As a business owner, workplace safety is your responsibility. However, you must do more than comply with local laws and look after your team. You must build a safety culture that is more than compliant—it looks to safety first in every situation. While you cannot completely avoid accidents or injuries, you can reduce the risks your team will face every day.
Additionally, you want to support your employees in a manner that rises to a level they deserve. Use these tips to make workplace safety a priority.
Workers have the right to:
- Workers’ compensation (where it’s required by law)
- A safe work environment
- A productive work environment
- Proper safety training
- Safe equipment that is properly maintained
- Proper supervision to ensure all work is completed safely
Moreover, workers have a right to know what to do when an injury or incident takes place. If your team doesn’t know—you haven’t told them. If you need help, reach out to our team for support.
What Are Your Responsibilities as an Employer?
As an employer, you have a few responsibilities that are either required by law or good sense. Businesses should:
- Abide by OSHA regulations (and hire a safety coordinator if necessary)
- Carry workers’ compensation insurance
- Offer employee benefits that support everyone’s health and wellbeing
- Carefully review company policies, train employees, and maintain your safety equipment
- Create a chain of command and procedure to use in the event of an injury, incident, or accident
A note about the chain of command and procedure you should use for accidents or incidents. Your team should:
- Call 911 in the event of a serious incident or injury
- Report injuries to their immediate supervisors
- Supervisors should report these incidents to your insurance broker or HR staff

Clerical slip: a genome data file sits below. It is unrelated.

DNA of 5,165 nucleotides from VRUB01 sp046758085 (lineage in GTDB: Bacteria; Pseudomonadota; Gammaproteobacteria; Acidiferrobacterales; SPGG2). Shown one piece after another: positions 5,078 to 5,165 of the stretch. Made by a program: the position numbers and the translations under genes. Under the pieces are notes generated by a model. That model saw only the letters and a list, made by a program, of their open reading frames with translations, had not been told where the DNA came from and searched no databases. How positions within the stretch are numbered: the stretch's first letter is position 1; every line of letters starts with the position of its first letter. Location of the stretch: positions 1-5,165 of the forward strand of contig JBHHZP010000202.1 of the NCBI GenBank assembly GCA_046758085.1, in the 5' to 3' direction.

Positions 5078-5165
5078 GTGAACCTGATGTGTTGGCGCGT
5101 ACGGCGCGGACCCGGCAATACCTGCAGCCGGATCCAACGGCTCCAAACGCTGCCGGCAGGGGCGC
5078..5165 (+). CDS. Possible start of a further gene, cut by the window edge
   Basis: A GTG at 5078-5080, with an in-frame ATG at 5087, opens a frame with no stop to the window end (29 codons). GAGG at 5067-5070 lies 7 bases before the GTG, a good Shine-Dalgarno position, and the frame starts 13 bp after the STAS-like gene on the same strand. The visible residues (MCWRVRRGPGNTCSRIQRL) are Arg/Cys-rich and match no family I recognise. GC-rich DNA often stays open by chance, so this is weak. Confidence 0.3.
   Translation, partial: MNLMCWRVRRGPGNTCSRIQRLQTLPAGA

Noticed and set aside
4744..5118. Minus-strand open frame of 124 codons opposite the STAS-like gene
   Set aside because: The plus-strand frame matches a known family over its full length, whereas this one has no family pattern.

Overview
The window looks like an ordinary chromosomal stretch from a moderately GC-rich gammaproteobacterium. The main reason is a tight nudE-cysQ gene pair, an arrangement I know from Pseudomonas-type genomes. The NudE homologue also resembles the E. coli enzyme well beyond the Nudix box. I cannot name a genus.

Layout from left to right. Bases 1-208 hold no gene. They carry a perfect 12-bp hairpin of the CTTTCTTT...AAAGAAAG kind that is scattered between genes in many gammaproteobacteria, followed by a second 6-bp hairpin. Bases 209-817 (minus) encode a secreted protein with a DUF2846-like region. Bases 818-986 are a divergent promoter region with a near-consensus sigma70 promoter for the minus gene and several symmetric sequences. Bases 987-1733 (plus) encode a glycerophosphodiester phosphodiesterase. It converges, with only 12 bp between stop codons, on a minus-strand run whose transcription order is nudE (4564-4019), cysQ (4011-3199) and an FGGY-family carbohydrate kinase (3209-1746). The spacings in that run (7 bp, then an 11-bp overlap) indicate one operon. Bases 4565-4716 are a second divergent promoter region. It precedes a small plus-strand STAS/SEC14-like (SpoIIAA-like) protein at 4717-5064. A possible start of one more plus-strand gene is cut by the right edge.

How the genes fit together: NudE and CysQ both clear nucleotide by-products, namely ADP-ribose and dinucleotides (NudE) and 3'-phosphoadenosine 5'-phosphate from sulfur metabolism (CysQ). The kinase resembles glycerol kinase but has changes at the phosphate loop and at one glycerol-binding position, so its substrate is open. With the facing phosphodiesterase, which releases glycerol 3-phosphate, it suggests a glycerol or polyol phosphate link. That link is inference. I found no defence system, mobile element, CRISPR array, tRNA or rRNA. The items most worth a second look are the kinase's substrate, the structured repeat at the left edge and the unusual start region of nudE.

- Moreover, you want to record all these incidents on paper so that you have a paper trail that notes precisely what occurred
Should Employers Provide Safety Equipment to Employees?
Yes. Employers should provide safety equipment to their team as much as they possibly can. Yes, you want your staff to carry some equipment of their own, but there comes a time when you must draw a line between “buy your own boots” and “we have all the gear you need.”
Work with your employees or a consultant to determine all the safety gear your business should keep on hand. Carry extras of every item, and teach your team where to find these items, how to use them, and when they should be used. Without a robust inventory and clear policy, you’re not building a safety culture.
Contact HomePort Insurance for More Information on Workplace Safety
Contact our team at HomePort Insurance when you need assistance with insurance for the workplace and workplace safety tips. Our partners at The Liberty Company offer a range of safety trainings and support, and our team will help you insure your business properly, across a wide range of liabilities.